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In the 19th century, science in general — and physics in particular — grew up, assuming its modern form which is still recognisable today. At the start of the century, the word “scientist” was not yet in use, and the natural philosophers of the time were often amateurs. University research in the sciences, particularly in Britain, was rare. Those working in the sciences were often occupied by cataloguing natural phenomena, and apart from Newton’s monumental achievements, few people focussed on discovering mathematical laws to explain the new physical phenomena which were being discovered such as electricity and magnetism.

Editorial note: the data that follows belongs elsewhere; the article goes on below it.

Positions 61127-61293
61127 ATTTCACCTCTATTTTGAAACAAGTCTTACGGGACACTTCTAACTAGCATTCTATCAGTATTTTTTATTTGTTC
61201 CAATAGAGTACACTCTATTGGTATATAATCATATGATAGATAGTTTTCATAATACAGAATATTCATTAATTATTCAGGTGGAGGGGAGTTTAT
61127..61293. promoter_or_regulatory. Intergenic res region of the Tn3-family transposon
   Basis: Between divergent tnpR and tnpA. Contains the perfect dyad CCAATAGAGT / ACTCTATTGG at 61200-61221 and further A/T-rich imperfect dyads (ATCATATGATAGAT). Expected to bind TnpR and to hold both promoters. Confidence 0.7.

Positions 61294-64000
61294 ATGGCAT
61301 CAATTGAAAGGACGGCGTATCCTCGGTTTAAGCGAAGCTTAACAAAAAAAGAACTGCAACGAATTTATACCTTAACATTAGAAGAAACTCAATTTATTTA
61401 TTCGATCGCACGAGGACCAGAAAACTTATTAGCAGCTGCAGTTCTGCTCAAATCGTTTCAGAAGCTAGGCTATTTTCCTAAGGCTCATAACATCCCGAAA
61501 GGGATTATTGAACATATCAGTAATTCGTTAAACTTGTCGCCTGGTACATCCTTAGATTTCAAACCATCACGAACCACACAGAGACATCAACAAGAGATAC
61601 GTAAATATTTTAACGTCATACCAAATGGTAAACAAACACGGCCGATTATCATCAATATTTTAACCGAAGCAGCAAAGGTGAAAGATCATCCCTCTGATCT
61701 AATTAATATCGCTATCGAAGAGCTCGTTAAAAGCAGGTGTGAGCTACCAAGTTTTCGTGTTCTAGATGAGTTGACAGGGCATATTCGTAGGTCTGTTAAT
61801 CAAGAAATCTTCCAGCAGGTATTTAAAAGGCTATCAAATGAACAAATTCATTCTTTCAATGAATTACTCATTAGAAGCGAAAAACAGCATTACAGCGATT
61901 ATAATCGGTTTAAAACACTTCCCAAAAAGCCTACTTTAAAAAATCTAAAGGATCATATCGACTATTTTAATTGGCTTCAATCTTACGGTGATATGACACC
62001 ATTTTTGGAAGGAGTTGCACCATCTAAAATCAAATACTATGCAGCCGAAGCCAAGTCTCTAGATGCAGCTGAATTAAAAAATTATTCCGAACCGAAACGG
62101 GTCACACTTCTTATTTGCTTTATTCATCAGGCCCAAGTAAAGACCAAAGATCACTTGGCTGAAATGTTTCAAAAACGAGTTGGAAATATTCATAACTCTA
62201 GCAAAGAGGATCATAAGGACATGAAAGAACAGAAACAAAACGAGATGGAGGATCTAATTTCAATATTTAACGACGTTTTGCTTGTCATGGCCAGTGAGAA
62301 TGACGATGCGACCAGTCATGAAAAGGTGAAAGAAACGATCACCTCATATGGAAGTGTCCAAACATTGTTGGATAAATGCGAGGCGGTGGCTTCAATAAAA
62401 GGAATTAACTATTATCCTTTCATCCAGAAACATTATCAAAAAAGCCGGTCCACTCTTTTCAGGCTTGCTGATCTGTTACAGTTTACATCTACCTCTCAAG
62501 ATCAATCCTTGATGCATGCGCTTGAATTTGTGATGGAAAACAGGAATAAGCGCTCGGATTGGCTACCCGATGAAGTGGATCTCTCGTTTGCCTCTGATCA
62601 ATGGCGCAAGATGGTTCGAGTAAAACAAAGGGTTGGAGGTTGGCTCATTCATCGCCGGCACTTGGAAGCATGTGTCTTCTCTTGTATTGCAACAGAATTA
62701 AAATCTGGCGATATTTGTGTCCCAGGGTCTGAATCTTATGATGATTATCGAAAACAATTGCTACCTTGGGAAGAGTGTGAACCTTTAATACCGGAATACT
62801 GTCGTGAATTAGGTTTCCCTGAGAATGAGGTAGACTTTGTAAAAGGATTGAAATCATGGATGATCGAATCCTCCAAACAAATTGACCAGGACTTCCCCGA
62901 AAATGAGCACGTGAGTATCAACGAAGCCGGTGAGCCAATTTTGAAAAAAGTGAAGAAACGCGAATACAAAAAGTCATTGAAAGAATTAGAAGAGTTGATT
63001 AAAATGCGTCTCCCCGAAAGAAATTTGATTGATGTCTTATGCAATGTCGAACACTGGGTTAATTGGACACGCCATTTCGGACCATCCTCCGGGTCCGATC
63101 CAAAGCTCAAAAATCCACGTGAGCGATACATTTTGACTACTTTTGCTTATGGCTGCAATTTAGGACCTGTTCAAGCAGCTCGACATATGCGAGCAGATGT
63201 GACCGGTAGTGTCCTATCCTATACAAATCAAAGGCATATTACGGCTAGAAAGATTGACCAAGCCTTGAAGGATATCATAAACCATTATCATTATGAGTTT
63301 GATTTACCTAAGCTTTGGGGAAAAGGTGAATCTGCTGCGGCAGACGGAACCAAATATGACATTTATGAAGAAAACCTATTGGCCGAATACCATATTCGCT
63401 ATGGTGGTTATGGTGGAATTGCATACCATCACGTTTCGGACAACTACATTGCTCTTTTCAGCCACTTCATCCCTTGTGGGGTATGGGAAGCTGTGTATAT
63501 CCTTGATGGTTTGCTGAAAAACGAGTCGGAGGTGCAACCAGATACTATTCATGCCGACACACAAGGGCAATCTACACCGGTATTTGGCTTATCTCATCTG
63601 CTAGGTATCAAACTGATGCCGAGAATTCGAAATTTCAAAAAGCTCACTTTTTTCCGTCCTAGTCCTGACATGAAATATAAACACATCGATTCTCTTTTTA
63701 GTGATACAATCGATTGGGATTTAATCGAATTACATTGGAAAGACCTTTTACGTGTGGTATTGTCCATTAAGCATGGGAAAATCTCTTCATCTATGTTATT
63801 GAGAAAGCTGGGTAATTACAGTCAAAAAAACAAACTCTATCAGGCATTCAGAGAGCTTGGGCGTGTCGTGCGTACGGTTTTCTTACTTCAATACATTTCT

One person, James Clerk Maxwell, was largely responsible for creating the way modern science is done. He can also claim credit for the way we think about theories of physics, restoring Britain’s standing in physics compared to work on the Continent, and creating an institution that continues to do important work into the present day. While every physicist and electrical engineer knows of Maxwell and his work, he is largely unknown to the general public, and even those who are aware of his seminal work in electromagnetism may be unaware of the extent his footprints are found all over the edifice of 19th century physics.More